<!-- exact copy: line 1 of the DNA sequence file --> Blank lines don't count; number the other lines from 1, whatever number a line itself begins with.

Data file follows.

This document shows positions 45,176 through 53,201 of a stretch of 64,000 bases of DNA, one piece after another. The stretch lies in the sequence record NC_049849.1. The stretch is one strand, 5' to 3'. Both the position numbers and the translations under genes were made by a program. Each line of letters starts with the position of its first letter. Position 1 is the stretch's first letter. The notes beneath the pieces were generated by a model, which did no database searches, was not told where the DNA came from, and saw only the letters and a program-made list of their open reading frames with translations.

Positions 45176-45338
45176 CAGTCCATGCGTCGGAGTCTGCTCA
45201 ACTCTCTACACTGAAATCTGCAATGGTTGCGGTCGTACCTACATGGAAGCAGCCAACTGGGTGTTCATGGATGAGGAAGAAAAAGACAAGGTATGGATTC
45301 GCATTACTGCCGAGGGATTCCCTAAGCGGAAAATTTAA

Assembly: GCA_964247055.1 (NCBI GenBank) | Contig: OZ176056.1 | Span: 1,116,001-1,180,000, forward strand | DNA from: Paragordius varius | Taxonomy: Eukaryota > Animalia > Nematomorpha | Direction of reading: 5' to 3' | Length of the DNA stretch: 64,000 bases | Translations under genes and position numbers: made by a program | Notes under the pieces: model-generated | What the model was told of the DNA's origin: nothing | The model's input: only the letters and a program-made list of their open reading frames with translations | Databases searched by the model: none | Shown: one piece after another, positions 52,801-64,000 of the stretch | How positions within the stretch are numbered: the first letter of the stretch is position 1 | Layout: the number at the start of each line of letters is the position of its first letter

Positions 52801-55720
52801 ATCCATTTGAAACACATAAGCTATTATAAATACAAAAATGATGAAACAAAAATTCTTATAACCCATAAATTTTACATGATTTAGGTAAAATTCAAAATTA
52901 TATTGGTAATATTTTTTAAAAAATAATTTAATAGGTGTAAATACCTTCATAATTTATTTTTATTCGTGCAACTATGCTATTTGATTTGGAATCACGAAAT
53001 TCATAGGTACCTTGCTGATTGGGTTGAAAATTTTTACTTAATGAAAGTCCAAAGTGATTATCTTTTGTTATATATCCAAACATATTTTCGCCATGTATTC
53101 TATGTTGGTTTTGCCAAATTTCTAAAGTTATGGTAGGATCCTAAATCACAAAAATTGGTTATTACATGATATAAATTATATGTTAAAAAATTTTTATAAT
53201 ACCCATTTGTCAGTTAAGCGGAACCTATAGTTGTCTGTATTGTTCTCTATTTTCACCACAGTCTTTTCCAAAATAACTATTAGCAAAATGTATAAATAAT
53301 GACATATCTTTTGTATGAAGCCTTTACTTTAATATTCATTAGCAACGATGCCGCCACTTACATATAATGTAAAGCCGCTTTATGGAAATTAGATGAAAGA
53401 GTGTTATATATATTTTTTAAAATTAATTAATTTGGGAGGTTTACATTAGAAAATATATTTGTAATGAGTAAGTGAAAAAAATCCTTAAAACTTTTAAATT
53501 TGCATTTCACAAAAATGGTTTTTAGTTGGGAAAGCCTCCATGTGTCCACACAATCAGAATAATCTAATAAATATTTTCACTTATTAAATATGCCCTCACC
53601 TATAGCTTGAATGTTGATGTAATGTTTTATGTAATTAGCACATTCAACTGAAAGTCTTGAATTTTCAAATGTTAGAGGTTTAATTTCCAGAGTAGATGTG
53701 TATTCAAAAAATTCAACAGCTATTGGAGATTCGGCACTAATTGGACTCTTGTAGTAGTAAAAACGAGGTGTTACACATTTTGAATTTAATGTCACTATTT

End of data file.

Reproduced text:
This document shows positions 45,176 through 53,201 of a stretch of 64,000 bases of DNA, one piece after another. The stretch lies in the sequence record NC_049849.1. The stretch is one strand, 5' to 3'. Both the position numbers and the translations under genes were made by a program. Each line of letters starts with the position of its first letter. Position 1 is the stretch's first letter. The notes beneath the pieces were generated by a model, which did no database searches, was not told where the DNA came from, and saw only the letters and a program-made list of their open reading frames with translations.